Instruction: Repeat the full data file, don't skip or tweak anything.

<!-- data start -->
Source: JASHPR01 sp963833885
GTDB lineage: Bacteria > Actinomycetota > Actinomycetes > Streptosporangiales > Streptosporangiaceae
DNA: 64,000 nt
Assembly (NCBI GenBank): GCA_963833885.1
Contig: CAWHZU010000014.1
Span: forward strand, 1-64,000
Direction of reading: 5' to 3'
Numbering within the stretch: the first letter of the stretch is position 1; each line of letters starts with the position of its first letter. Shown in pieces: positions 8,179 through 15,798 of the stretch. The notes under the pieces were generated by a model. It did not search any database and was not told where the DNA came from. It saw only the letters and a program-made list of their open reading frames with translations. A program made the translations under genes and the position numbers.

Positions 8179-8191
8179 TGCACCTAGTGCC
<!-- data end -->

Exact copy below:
Source: JASHPR01 sp963833885
GTDB lineage: Bacteria > Actinomycetota > Actinomycetes > Streptosporangiales > Streptosporangiaceae
DNA: 64,000 nt
Assembly (NCBI GenBank): GCA_963833885.1
Contig: CAWHZU010000014.1
Span: forward strand, 1-64,000
Direction of reading: 5' to 3'
Numbering within the stretch: the first letter of the stretch is position 1; each line of letters starts with the position of its first letter. Shown in pieces: positions 8,179 through 15,798 of the stretch. The notes under the pieces were generated by a model. It did not search any database and was not told where the DNA came from. It saw only the letters and a program-made list of their open reading frames with translations. A program made the translations under genes and the position numbers.

Positions 8179-8191
8179 TGCACCTAGTGCC